Museum of the German
Open air sculptures by an eccentric and loin-clothed hermit.
When Manfred Gnädinger came to Camelle, Spain, he was clean-shaven and even attended Mass every Sunday. But some time during the early 1960s, everything changed, beginning with his wardrobe and appearance.
The changes began when Gnädinger rented a small plot of land facing the Atlantic Ocean and began constructing a small 7 by 10-foot cabin. Adding to his spread, he also planted a small garden and began a strict vegetarian diet. As his home progressed, so did his evolution, and by the mid-1960s, he was heavily bearded with long hair, and wore only a loincloth in any kind of weather.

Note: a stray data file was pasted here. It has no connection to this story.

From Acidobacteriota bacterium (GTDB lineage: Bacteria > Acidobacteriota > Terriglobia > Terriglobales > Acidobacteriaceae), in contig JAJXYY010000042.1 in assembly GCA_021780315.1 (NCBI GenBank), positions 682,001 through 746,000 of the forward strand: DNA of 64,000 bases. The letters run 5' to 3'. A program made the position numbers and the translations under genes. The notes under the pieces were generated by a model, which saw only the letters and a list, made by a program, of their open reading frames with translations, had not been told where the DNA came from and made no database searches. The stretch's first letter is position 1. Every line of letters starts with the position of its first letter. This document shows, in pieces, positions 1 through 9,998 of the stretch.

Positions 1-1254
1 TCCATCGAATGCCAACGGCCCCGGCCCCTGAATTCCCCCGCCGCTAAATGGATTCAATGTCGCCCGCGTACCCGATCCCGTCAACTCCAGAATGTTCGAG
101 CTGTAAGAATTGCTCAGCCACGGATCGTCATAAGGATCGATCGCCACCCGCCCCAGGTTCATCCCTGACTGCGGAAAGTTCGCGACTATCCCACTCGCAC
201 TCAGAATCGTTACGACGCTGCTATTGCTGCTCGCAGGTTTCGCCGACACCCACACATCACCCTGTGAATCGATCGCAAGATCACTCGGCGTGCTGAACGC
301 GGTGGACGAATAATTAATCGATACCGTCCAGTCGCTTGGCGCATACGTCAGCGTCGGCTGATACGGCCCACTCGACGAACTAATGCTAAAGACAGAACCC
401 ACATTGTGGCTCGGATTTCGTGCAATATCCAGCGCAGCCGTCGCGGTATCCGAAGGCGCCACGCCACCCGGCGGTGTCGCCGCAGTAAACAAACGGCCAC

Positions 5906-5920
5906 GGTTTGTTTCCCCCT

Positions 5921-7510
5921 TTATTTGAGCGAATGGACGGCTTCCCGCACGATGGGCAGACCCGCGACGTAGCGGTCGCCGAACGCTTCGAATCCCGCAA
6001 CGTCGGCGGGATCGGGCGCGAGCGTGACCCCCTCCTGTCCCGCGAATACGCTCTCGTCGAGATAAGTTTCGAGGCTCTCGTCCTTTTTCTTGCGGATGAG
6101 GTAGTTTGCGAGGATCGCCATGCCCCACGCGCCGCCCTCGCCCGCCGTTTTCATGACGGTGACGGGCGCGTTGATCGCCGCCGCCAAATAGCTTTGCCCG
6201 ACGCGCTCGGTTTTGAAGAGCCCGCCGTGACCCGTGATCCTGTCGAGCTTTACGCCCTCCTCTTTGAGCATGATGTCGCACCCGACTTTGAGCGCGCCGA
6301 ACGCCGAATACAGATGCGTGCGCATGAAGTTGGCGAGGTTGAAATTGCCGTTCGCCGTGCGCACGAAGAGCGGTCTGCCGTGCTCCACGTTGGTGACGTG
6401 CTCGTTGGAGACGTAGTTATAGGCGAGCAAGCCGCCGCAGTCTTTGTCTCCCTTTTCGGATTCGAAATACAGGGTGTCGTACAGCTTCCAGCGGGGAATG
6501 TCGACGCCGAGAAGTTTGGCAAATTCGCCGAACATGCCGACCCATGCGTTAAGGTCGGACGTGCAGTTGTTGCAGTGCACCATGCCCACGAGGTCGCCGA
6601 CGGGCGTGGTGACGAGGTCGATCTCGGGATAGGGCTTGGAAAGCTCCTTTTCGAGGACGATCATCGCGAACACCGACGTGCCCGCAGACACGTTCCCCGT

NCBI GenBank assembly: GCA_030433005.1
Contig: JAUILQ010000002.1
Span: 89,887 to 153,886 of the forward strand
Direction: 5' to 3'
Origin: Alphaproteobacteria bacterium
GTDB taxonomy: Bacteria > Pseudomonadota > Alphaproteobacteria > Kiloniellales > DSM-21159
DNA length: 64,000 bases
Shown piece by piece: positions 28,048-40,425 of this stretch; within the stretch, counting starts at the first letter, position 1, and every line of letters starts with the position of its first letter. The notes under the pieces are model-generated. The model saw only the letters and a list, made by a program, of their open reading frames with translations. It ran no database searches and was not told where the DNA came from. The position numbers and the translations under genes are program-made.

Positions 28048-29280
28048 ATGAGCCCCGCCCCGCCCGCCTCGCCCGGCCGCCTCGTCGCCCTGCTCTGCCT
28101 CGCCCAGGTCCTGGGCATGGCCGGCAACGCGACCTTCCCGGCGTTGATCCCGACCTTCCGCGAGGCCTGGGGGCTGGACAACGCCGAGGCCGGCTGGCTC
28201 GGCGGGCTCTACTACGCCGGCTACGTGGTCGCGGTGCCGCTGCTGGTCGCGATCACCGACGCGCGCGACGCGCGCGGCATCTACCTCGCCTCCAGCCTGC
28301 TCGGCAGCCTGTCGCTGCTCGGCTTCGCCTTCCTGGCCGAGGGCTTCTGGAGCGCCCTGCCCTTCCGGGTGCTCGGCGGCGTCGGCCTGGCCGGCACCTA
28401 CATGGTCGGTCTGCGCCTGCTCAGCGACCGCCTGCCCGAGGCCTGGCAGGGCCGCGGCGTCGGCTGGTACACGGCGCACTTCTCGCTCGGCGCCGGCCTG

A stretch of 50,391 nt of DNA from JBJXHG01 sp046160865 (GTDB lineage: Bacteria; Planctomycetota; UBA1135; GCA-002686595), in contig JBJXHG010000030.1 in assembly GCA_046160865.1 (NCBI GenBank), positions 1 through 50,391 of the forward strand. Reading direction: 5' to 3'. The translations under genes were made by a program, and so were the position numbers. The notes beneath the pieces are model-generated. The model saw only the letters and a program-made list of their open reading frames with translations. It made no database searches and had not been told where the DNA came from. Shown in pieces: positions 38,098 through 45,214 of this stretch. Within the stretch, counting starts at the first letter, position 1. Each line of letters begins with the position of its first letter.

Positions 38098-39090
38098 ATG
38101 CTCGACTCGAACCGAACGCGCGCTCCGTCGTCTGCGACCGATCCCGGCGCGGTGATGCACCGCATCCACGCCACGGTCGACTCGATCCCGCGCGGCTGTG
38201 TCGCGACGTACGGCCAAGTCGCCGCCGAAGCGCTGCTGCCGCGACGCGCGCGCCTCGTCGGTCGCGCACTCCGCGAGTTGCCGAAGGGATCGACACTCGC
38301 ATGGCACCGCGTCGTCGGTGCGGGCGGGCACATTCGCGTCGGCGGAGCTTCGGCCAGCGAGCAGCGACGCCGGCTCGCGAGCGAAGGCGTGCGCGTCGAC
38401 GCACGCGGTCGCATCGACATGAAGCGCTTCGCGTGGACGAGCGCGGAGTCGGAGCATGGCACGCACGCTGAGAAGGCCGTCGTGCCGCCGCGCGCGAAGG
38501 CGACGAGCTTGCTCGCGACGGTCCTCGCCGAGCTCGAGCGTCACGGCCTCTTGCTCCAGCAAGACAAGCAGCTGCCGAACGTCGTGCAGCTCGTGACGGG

He soon became well known in the community and adopted the name “Man,” a shortened version of the name bestowed upon him at his arrival, the Man from Germany. Working to become one with nature, Man swam every day in the ocean and began creating strange sculptures on the beach near his home. Some echoed the work of famous Spanish architects like Gaudi. Others were much more abstract and were made out of driftwood, stone, and even animal remains.
His work steadily progressed, and people started to go out of their way to see the strange man and his unusual beach sculptures, having to pay Man only 1€ to view his work. Sadly, in 2002, an oil tanker called the Prestige spilled its contents and came ashore near Man’s house. Almost overnight, Man found his entire livelihood destroyed. He died only a month later, and many believe his sadness killed him.
In 2010, many of his beach sculptures were destroyed, but there are still some traces of Man and his outdoor museum in Camelle.
Know Before You Go
Once in the region, explore Death's Coast (Costa da Morte), which is beautifully raw.
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